# Relativistic quantum mechanics

1. Mar 3, 2008

### Gigi

I read in wikipedia the following:

'For example, the Schrödinger equation does not keep its written form under the coordinate transformations of special relativity; thus one might say that the Schrödinger equation is not covariant. By contrast, the Klein-Gordon equation and the Dirac equation take the same form in any coordinate frame of special relativity: thus, one might say that these equations are covariant. More properly, one should really say that the Klein-Gordon and Dirac equations are invariant, and that the Schrödinger equation is not, but this is not the dominant usage. '

Thus I have a question on the transition from quantum mechanics to relativistic quantum mechanics:

In non-relativistic quantum mechanics, if the Hamiltonian commutes with J, the angular momentum operator that is a generator of the SU(2) group, it will be rotationally invariant and after a rotation the system will still obey Schroedinger’s equation.

In relativistic quantum mechanics Schroedingers equation is replaced by the Klein Gordon and Dirac equations. Why?
Is it because the corresponding relativistic Hamiltonians in relativistic QM only commute with generators of the Lorentz group, while they do not commute with generators of the SU(2) group---leading to a lack of rotational invariance?

Is that why when we want to combine relativity with quantum mechanics, only a relativistic hamiltonian would work?

Many thanks!

2. Mar 3, 2008

### malawi_glenn

Well at first glance, the energy in SE is p^2/2m + V

This is non relativistic expression for energy, so here is the first "proof" that SE is not appropative in relativistic considerations of quantum physics.

3. Mar 3, 2008

### blechman

The SE is invariant under rotations (assuming that it commutes with angular momentum, as you say) but it is NOT invariant under boosts! That's where the trouble comes in.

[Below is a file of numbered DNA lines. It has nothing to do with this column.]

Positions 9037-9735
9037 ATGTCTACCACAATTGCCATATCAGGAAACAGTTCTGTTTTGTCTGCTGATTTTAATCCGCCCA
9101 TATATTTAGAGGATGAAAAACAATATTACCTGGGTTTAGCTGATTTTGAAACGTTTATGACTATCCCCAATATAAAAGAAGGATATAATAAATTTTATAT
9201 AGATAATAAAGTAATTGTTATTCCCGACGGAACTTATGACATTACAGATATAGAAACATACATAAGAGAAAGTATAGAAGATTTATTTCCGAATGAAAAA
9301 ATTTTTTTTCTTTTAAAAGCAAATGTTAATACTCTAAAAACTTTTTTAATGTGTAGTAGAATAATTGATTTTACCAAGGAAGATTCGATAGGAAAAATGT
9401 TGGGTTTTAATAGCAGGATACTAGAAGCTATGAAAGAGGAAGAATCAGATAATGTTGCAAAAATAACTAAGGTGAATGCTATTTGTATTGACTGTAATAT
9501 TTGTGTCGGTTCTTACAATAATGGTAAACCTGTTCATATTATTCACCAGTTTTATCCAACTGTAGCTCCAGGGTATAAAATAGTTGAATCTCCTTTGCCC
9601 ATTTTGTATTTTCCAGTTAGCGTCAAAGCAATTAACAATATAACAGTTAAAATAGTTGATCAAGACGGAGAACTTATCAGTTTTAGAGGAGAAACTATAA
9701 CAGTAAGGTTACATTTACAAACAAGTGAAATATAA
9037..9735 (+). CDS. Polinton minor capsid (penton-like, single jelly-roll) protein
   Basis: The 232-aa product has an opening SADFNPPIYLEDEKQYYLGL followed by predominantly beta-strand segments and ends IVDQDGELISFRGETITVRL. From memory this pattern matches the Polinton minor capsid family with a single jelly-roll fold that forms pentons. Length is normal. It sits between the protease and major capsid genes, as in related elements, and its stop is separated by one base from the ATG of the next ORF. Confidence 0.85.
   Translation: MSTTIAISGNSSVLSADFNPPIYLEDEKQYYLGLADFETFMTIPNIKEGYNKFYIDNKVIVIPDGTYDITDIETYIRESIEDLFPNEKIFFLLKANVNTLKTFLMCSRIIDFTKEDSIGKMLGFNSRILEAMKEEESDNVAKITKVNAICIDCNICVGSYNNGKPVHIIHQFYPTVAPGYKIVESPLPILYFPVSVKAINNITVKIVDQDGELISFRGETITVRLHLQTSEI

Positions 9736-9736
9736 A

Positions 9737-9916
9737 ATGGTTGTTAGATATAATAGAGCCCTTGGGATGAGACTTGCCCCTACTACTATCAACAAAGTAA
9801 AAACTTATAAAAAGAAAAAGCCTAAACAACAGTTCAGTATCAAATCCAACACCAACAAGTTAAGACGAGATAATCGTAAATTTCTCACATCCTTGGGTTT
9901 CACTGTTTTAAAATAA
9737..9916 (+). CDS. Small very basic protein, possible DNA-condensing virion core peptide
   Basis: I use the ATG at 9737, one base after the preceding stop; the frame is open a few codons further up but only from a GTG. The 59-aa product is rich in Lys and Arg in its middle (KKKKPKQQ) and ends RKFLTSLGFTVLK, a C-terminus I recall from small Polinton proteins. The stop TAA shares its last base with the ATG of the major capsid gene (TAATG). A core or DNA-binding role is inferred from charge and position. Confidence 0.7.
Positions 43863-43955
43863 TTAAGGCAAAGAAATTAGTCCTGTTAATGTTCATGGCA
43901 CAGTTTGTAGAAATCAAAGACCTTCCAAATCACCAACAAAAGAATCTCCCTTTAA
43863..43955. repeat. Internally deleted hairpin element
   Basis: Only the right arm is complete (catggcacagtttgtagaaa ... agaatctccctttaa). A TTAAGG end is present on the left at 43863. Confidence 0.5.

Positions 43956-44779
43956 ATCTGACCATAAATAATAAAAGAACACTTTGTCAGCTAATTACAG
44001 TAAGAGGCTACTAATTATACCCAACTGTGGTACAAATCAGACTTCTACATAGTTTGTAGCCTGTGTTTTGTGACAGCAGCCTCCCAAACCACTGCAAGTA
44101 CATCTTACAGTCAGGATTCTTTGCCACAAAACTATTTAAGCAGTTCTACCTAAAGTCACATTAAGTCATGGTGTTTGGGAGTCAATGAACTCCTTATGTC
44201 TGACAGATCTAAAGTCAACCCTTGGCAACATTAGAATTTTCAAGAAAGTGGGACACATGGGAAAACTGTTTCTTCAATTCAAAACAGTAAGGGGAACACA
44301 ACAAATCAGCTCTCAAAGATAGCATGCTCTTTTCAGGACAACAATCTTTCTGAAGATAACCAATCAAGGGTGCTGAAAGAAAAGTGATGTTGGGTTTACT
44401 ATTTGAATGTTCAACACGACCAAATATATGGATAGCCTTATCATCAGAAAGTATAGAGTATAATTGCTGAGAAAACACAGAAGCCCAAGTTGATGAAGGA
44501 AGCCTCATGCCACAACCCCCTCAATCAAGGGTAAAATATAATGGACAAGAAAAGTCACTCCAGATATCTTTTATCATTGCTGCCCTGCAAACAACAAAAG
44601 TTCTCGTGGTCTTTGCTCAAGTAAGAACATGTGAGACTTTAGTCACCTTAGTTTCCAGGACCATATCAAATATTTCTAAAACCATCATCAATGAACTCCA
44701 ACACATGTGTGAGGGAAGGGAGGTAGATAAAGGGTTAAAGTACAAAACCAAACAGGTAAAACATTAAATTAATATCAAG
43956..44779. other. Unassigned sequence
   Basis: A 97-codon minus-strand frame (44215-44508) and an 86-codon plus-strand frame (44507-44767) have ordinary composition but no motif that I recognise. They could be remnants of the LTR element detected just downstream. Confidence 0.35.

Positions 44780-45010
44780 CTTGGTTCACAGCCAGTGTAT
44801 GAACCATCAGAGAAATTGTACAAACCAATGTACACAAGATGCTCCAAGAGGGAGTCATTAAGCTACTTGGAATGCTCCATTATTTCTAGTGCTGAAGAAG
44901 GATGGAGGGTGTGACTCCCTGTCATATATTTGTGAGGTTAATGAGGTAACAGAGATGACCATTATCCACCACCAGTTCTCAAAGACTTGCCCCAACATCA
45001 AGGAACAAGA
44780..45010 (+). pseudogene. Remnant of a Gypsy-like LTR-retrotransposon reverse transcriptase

4. Mar 3, 2008

### Gigi

OK, right that is why we need to replace SE.

One more point here that I still find unclear.
In non-relativistic QM SE is invariant with respect to rotations and translations, if it commutes with the generators of the relevant transformations. The group is SU(2), regarding the rotational symmetry of the non- relativistic Schroedinger equation.

Such a group cannot underline the rotational symmetries of anything relativistic, right?

The rotational symmetries in a relativistic context can only be dealt with Lorentz transforms, which rotational and translational symmetries together by the Poincare group. Right?

5. Mar 3, 2008

### blechman

(special) relativistic theories have a SO(3,1) symmetry group consisting of rotations and boosts, yes.

6. Mar 3, 2008

### Gigi

Hi....sorry I did not get what you wrote. Is what I said true?

Is the SO(3,1) group the Poincare group? Thanks:)

7. Mar 3, 2008

### strangerep

SO(3) or SU(2) arise in a relativistic context when one considers the degrees of freedom
of a massive particle at rest. This is actually part of the standard method by which one
classifies what types of elementary particles can exist under the Poincare group.
(This is called "finding the unitary irreducible representations" of the Poincare group.)
The procedure starts by finding all the operators that commute with the Poincare
group generators. These operators are called "Casimir" operators. For the Poincare
algebra, there are only two: the "mass-squared" operator $P^2 = P_0^2 - P_i^2$,
and "covariant-spin-squared" operator $W^2$ which I won't write out in full here.

The eigenvalues of these operators classify the types of elementary particles
(because a particle with one distinct set of these eigenvalues can never have a
different set under Poincare transformations - because the Casimir operators
commute with all Poincare generators).

The Klein-Gordon and Dirac equations are just different ways of writing the
mass-squared Casimir equation above, when represented in particular Hilbert
spaces. For a massive particle, we can find the possible values of spin by
analyzing things in the rest frame, where the only remaining degrees of
freedom are expressed by ordinary rotations, i.e., SO(3) (or its double-cover SU(2)).

Similarly, the Schroedinger equation expresses a Casimir operator from
a different (non-relativistic, i.e., non-Poincare) group.

SO(3,1) is the Lorentz group (also called the homogeneous Lorentz
group). The Poincare group is the Lorentz group, together with
translations in space and time (and is sometimes called the
inhomogeneous Lorentz group).

[BTW, this thread should probably be in the quantum physics forum.]

Last edited: Mar 3, 2008